Healthy-Eating Tips and Recipes for Easter and Passover

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Hi Hungry Girl,

I celebrate Easter, and my roommate celebrates Passover. We both need to know how to make it through the next week without packing on the pounds. Come to our rescue, HG!

In Need of Holiday Help

Hi Holiday Help,

I'm with you there! It can be tough to make smart food choices and to avoid overeating during these holidays. You've got celebratory feasts, leftovers, and (in the case of Passover) food restrictions. So here are some tips 'n tricks...   

Healthy-Eating Tips for Easter and Passover Food DOs. One of the most iconic Easter foods happens to be eggs, and I'm a big fan of using hard-boiled egg whites as a snack base. Click here and here for some easy and amazing recipes! And baked ham isn't a bad choice; just avoid any cuts that look fatty. Or use lean ham to make a dish yourself, like our Ham-It-Up Egg Bake. As for Passover, matzo is actually pretty reasonable in the stats department -- a full sheet of it typically has around 110 calories and half a gram of fat. Check out this guilt-free take on matzo brie, a.k.a. fried matzo. (It's an oldie but a goodie!) And I've got a fantastic recipe for apple matzo kugel. At either holiday dinner, load up on broth-based soup (just don't go overboard with the matzo balls), lean protein (skinless turkey breast is great), and veggies (watch out for heavy sauces or too much oil).

Food DON'Ts. I'm not going to tell you to skip the traditional holiday foods that only come around once a year. But I will give you some info so you can choose what to indulge in. Your best strategy at a holiday feast is to fill up on the healthy stuff and have small amounts of the more decadent dishes. A 4-oz. serving of brisket (a Passover staple) has about 330 calories and 22 grams of fat. Leg of lamb, which is common at Easter events, has about 275 calories and 19 grams of fat. And at any holiday meal, it's not unusual to see mashed potatoes (generally calorie heavy due to cream and butter) and fruit pies (deceptively fattening). So like I said, pick a favorite or two, and savor a small serving. Better yet, bring your own guilt-free holiday dish for everyone to enjoy!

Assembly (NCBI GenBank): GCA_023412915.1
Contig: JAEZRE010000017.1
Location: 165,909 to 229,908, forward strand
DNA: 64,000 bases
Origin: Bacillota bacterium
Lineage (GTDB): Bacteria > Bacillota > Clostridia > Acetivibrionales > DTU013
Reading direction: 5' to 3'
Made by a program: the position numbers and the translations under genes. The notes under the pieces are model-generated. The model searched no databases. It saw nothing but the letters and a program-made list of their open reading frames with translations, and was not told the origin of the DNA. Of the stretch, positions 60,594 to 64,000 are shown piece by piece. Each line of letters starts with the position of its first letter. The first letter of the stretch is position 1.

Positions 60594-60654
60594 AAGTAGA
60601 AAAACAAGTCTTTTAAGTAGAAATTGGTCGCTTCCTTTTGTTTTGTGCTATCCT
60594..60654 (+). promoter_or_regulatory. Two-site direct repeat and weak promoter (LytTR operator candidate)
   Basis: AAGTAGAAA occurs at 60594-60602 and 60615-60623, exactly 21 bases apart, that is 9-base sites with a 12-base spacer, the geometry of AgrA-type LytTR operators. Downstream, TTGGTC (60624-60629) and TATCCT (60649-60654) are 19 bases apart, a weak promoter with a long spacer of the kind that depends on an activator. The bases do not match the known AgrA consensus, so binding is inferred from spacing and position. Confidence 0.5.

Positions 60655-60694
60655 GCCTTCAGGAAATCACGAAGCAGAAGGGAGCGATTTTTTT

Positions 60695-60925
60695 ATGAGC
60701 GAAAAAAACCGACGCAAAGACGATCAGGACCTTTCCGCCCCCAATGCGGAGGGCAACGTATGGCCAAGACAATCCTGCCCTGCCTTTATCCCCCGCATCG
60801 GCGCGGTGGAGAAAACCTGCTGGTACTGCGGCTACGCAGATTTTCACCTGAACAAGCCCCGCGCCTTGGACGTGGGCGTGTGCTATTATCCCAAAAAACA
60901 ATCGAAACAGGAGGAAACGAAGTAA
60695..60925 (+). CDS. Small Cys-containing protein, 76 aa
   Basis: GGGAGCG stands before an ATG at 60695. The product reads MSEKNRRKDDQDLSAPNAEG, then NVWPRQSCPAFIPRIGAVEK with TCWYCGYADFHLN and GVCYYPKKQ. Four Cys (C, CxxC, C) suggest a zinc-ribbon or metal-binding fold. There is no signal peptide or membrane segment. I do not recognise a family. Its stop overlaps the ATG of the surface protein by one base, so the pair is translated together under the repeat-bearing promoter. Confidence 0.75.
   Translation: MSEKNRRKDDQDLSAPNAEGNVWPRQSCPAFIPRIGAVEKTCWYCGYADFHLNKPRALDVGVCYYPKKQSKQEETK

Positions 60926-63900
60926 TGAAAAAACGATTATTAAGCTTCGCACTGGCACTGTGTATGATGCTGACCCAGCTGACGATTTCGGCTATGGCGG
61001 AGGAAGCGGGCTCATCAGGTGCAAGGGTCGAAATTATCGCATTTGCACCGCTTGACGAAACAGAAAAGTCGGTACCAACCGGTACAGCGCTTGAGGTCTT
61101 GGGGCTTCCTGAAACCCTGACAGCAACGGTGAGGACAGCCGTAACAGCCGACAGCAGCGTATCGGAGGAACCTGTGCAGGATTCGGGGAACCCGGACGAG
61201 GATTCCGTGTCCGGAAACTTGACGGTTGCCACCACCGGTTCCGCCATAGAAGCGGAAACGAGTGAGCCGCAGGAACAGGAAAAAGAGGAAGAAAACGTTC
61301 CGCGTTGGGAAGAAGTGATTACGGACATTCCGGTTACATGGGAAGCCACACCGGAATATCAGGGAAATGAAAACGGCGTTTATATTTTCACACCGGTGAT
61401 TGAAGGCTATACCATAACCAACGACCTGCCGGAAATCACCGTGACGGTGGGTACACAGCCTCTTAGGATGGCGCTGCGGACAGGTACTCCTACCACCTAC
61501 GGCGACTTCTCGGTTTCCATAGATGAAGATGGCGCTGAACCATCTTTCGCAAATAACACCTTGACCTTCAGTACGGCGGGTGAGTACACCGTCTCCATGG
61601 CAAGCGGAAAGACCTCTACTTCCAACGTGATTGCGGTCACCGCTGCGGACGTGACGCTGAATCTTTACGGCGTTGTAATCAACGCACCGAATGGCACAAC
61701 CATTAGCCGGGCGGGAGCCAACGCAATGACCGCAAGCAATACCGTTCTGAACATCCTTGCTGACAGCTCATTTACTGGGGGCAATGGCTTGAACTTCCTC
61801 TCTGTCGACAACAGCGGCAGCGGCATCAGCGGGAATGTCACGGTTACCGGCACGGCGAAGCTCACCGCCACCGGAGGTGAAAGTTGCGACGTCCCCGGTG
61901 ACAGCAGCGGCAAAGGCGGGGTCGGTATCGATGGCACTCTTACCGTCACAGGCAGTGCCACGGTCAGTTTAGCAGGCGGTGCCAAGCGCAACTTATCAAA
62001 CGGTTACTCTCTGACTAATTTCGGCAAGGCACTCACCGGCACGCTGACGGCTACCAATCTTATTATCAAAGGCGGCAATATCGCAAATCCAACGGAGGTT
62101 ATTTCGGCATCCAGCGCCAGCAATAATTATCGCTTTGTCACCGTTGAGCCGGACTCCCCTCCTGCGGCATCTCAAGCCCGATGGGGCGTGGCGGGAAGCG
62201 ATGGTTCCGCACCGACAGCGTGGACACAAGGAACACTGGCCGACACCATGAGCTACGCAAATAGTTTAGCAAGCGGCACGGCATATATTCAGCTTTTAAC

Exercise Advice. Ever heard of a turkey trot? The idea behind an organized Thanksgiving Day run/walk is to burn a bunch of calories before you indulge in a big meal. Why not apply the same theory to Easter, Passover, or any other holiday? Gather your family members and buddies for a group walk. Or just work Housewalking into your pre-holiday-meal plans!

To drink or not to drink? Do yourself a favor -- don’t waste calories on cocktails. It’s no secret that many alcoholic drinks pack a serious caloric punch. Plus, if you get tipsy, you'll be more likely to make poor food decisions (not to mention embarrass yourself in front of your out-of-town cousins!). If you do want to enjoy a low-cal cocktail, stick with a glass of wine or champagne. Or have a single shot of clear alcohol (like vodka or rum), a calorie-free mixer (like club soda), and just a splash of juice (like cranberry).


Got friends who celebrate Easter or Passover and could use some healthy-eating advice? Click "Send to a Friend" now!


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